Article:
I’m nervous about being rusty. It’s been almost 3 months since I went backpacking, and while taken as a whole it isn’t exactly a perishable skill, the profusion of little things which come together to make a backcountry trip go smoothly make it easy to forget stuff. So I’ve got a nice pile on the couch in the guest room to ruminate upon for the next 24 hours before I shove it in a pack. It already took longer than it ought to both remember and then find tent stakes.
Some background is in order, starting with why sheep hunting is such a big deal to hunters. The obvious answer is scarcity: there are less than a thousand bighorn tags available in the lower 48, and a lot of folks who apply for them every year. Premium units (read: places that have particularly large-horned sheep in fairly accessible places) take somewhere near a decade of applying before your odds go above 1%. But why so much demand? I’m not entirely sure. I think part of it has to do with how many hunters seem to be hunters only, and will never visit sheep and goat country without a tag in their pocket.
In any case, when my application for a ewe tag (in the best-odds unit in Montana) was denied this summer I started thinking seriously about this hunt. Sheep were pushed perilously close to extinction by the early 20th century (at least on sub-species was extirpated), and repopulation efforts have in the past fifty years become serious business, as states have realized that more sheep in the hills means more revenue from tag sales and the increased traffic that comes with greater prestige as a hunting destination. Unfortunately sheep are fragile, at least when it comes to diseases which are often carried by domestic livestock, and many herds (both reintroduced and native) have been plagued by die-offs. Exposure to domestic sheep leads to an outbreak which often takes out over half the population, a serious matter when even the most robust of the herds in Montana are genetically isolated to a large degree.
In the light of serial die-offs Montana Fish and Wildlife, for lack of a better option, has decided to kill off the entire Tendoy Mountains herd via hunting, and reintroduce other sheep which will hopefully be healthy. An unlimited number of tags were sold in the first two weeks of August (rumor is that it was 314 total). With an estimated 30-40 sheep after the most recent epidemic, things were always going to be interesting. Lots of pressure and the bad behavior which often follows was predicted, and in at least a few instances seems to have taken place. My first goal for any backpack hunt is to see no one else, which had me thinking long and hard about whether I wanted to do this, but in the end opportunity ran out. The only way to learn more about sheep hunting is to do it, so in a few days I’m off for the rifle opener, hopefully with a plan to avoid too many people while still having a decent chance at a sheep. Worst case, I get a good dusky grouse hunt in while backpacking in a place I’ve always wanted to go.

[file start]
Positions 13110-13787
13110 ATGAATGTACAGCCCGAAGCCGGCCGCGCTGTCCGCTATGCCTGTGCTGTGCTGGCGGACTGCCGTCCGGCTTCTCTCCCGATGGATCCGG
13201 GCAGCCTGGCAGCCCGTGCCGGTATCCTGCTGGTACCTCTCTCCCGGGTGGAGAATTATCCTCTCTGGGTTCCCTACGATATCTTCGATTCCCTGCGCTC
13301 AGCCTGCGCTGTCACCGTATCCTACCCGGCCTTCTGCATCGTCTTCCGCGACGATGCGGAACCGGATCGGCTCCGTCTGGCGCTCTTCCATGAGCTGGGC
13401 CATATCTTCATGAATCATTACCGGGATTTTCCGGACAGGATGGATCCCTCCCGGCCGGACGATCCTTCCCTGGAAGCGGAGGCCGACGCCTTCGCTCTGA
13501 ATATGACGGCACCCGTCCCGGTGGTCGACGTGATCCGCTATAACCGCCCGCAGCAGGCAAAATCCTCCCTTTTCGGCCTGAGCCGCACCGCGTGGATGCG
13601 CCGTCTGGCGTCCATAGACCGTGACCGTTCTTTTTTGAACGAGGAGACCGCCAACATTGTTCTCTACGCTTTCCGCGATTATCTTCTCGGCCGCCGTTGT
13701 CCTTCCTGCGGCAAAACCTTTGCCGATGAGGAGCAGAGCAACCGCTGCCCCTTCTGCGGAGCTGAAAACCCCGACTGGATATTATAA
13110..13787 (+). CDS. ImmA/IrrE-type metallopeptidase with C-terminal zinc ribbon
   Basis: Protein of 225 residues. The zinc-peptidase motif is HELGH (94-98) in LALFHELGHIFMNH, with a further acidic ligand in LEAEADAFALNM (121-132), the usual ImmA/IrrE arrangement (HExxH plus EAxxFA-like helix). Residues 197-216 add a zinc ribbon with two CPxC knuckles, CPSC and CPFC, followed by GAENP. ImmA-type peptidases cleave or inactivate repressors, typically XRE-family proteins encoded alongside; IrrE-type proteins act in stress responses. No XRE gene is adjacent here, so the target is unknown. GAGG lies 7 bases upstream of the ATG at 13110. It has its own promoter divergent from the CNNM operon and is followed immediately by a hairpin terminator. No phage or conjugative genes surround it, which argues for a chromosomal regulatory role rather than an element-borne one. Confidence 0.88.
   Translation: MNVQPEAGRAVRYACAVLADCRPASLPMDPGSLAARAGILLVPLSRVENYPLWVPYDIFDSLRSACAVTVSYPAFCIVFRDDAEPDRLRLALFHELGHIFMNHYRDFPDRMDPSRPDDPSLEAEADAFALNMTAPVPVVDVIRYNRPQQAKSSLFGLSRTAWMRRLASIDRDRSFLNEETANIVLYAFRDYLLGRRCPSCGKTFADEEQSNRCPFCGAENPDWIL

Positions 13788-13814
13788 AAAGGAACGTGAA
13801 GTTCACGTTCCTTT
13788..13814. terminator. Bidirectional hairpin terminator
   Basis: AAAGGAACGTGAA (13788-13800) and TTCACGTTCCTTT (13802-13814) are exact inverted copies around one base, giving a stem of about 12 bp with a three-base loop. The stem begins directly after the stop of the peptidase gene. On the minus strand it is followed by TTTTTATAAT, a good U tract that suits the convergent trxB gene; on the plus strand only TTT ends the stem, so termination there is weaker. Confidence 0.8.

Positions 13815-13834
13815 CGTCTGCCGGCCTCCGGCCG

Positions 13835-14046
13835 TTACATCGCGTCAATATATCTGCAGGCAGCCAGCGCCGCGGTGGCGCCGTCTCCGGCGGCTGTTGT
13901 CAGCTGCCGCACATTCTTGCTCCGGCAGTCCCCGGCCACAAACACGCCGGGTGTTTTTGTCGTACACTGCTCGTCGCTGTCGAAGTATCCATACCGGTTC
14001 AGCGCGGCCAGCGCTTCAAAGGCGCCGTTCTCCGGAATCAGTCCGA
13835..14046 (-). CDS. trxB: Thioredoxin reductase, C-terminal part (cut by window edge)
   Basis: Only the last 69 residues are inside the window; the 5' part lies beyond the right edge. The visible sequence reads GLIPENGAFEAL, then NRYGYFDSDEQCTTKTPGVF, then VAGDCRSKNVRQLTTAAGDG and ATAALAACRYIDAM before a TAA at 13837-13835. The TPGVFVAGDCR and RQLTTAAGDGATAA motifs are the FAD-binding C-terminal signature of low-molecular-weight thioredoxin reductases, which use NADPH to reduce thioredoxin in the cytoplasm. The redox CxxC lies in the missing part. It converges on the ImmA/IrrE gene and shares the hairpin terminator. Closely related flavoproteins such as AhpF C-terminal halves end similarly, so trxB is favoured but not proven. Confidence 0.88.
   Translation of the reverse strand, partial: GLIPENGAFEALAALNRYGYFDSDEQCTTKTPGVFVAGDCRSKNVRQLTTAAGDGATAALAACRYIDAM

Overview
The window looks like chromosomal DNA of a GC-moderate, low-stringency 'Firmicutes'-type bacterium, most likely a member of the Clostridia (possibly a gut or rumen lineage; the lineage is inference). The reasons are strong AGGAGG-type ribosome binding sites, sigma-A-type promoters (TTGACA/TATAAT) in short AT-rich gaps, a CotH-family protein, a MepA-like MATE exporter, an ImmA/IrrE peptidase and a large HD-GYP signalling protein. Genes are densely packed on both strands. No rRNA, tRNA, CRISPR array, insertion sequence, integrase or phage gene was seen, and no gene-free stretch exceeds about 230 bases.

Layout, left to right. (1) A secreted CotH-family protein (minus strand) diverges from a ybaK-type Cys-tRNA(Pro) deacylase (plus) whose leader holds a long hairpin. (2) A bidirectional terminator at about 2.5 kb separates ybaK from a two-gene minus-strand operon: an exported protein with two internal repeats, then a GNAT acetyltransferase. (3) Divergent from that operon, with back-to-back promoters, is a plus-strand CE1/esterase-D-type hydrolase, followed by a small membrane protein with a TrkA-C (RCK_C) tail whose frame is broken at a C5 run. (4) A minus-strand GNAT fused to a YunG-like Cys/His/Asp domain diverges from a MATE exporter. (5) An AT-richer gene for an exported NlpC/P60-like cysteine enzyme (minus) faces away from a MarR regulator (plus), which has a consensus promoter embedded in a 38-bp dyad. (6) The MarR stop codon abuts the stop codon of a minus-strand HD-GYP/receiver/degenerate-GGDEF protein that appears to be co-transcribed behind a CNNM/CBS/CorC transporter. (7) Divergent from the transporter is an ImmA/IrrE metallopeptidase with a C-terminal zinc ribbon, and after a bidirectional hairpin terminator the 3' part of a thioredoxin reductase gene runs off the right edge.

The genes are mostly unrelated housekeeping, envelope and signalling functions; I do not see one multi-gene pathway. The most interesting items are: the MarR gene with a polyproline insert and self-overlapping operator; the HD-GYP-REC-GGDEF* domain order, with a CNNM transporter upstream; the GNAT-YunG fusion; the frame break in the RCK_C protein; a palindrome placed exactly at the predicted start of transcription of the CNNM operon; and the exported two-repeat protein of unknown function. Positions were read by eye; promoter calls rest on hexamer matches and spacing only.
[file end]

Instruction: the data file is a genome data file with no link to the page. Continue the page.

Weight is a priority because the Tendoys are high, and I am not in good shape. Over the past month when the choice has been between a morning workout and playing with Little Bear so M can sleep for another hour, I’ve always chosen the later. There have been lots of stroller walks with a heavy pack, but I know my legs and feet are going to suffer on this trip. Highlight, going from top left to bottom right, are as follows.
Sierras Designs Dridown Better vest and Rab Strata hoodie, which will probably be overkill, but glassing at 9000′ can be cold. Bringing both also allows a lighter sleeping bag.
Rain gear is a Haglofs Ozo and Wild Things wind pants, as usual. Work layers are Patagonia Rock Craft pants, and the Sitka lightweight Core hoodie, which is very nice (review will appear at Rokslide late this month). The BD Alpine Start is of course coming too, as every time I haven’t taken it on a trip in the last 18 months I’ve regretted it.
Sleep gear will be my Feathered Friends Vireo Nano with overfill, a torso sized ridgerest (not shown), a 5′ by 9′ silnylon tarp, and a wind bivy (Montbell with Pertex Quantum top). Having not camped out all summer, a small camp appeals, even if I get a bit damp.
Optics are the usual Meopta 6.5x32s and the Vortex Razor 11-33×50, which is new, and a very welcome upgrade over the Minox MD50. Vortex tripod and Outdoorsmans Bino adaptor. Pack is my modified Stone Glacier Solo, and rifle the Kimber Montana in .308. I’ll have food for 72 hours, a ti cup, and an esbit stove. Plenty of coffee.
Last, and most important, and thanks to grandma and grandpa, who are coming out to visit Little Bear and providing M with the backup necessary for my little outing. It will be weird sleeping through the night again.